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"The Center for Human Rights and Constitutional Law is pleased to announce that a Preliminary Injunction has been issued in a class action lawsuit expanding the rights of unaccompanied minors detained by the Office of Refugee Resettlement (“ORR”).
In June 2018, the Center for Human Rights and Constitutional Law, the National Center for Youth Law, the University of California Davis Law School’s Legal Clinic, and Cooley LLP filed a class action lawsuit, Lucas v. Becerra, No. 18-5741, in the Central District of California on behalf of unaccompanied immigrant minors detained by the ORR for alleged violations of due process and the Immigration and Nationality Act. In particular, the complaint alleged:
· ORR regularly “steps up” children from state-licensed shelters to highly restrictive juvenile halls and psychiatric detention facilities as dangerous or flight risks without affording them a meaningful opportunity to be heard regarding the reasons for restrictive placement.
· ORR prolongs children’s detention on the ground that their parents or other available custodians are unfit yet denies children and their proposed sponsors a meaningful or timely opportunity to be heard on the matter.
· ORR involuntarily administers powerful psychotropic medications to children without procedural safeguards and without the consent of their parents, even when those parents are readily available to grant or withhold consent.
· ORR blocks lawyers from representing detained children with respect to restrictive placement, administration of psychotropic medications, or release even though Congress has allocated funds specifically for the representation of children who are or have been in federal custody.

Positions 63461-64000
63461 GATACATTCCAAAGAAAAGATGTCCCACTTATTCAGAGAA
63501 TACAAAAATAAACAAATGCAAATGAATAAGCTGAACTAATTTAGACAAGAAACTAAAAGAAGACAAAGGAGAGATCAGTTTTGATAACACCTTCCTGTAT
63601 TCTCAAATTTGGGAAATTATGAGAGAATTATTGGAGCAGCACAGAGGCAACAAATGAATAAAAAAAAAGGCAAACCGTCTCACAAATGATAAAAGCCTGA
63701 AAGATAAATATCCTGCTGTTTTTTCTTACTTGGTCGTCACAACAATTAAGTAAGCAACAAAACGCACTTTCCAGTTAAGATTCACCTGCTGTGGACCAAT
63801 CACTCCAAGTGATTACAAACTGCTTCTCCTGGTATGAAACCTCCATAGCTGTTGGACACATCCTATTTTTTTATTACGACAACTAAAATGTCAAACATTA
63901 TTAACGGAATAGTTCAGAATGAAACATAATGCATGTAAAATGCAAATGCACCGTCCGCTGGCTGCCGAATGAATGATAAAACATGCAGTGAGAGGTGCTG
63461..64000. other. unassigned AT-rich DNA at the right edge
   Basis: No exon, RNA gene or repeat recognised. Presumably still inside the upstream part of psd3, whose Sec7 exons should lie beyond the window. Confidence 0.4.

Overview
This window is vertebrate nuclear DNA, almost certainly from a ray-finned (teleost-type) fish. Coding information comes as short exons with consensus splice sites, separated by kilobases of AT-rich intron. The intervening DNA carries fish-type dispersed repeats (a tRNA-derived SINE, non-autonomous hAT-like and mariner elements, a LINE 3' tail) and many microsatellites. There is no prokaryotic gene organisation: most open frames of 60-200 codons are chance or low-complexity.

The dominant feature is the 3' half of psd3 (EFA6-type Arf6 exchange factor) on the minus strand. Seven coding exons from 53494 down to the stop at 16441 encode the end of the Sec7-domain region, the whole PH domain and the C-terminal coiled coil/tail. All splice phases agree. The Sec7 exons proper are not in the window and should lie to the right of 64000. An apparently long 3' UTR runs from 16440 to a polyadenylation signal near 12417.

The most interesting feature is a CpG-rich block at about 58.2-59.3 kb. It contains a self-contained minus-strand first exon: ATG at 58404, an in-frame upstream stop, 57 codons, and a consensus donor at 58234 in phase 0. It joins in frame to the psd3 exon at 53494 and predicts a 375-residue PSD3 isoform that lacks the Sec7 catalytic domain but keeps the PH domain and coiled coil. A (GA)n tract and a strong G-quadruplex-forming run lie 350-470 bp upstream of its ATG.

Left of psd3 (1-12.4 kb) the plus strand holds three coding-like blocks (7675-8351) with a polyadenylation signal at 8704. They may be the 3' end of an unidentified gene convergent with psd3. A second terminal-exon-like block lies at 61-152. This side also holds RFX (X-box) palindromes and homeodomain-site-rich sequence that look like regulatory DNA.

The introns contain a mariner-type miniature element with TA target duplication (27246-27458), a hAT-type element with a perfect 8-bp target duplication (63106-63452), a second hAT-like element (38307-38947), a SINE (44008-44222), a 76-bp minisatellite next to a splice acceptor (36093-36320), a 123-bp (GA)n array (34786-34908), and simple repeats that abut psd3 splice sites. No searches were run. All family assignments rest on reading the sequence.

· ORR confines children with behavioral, mental health, intellectual, and/or developmental disabilities in restrictive facilities, instead of therapeutic settings appropriate to their needs.
On August 30, 2022, the Court issued a nationwide Preliminary Injunction (“PI”) briefly summarized below:
· The PI requires the ORR to notify detained immigrant minors and their counsel when it decides against releasing them to parents or relatives and provide reasons for withholding release. It further requires ORR to inform the minors and their counsel that they have a right to inspect the evidence which ORR based its decision upon. If the denial of release is solely because the “minor poses a danger to self or others,” then the decision may be appealed.
· The PI also states that when ORR determines that a minor cannot be released to a proposed sponsor, ORR must provide that proposed sponsor with a written notice advising the reasons for denial, the evidence used to support the denial decision, and notice that the decision is appealable.
· Critically, under the PI, the ORR must demonstrate “clear and convincing evidence that sufficient grounds exist for stepping up or continuing to hold a minor in a restrictive placement.” A Notice of Placement must be provided to minors, their parent or legal guardian, and their counsel no later than 48 hours after the “step up” and every 30 days thereafter.
· Additionally, the PI imposes administrative review timelines and requires the creation of a Placement Review Panel to hear challenges to restrictive placements.
You may download a copy of the Preliminary Injunction at this link.
This injunction is a critical step forward in the Lucas R. case, and will remain in effect until final judgment is entered.
For more information about the PI or minors in ORR custody, email Carlos Holguin firstname.lastname@example.org
For more information about minors detained in ICE or CBP custody, email Peter Schey email@example.com"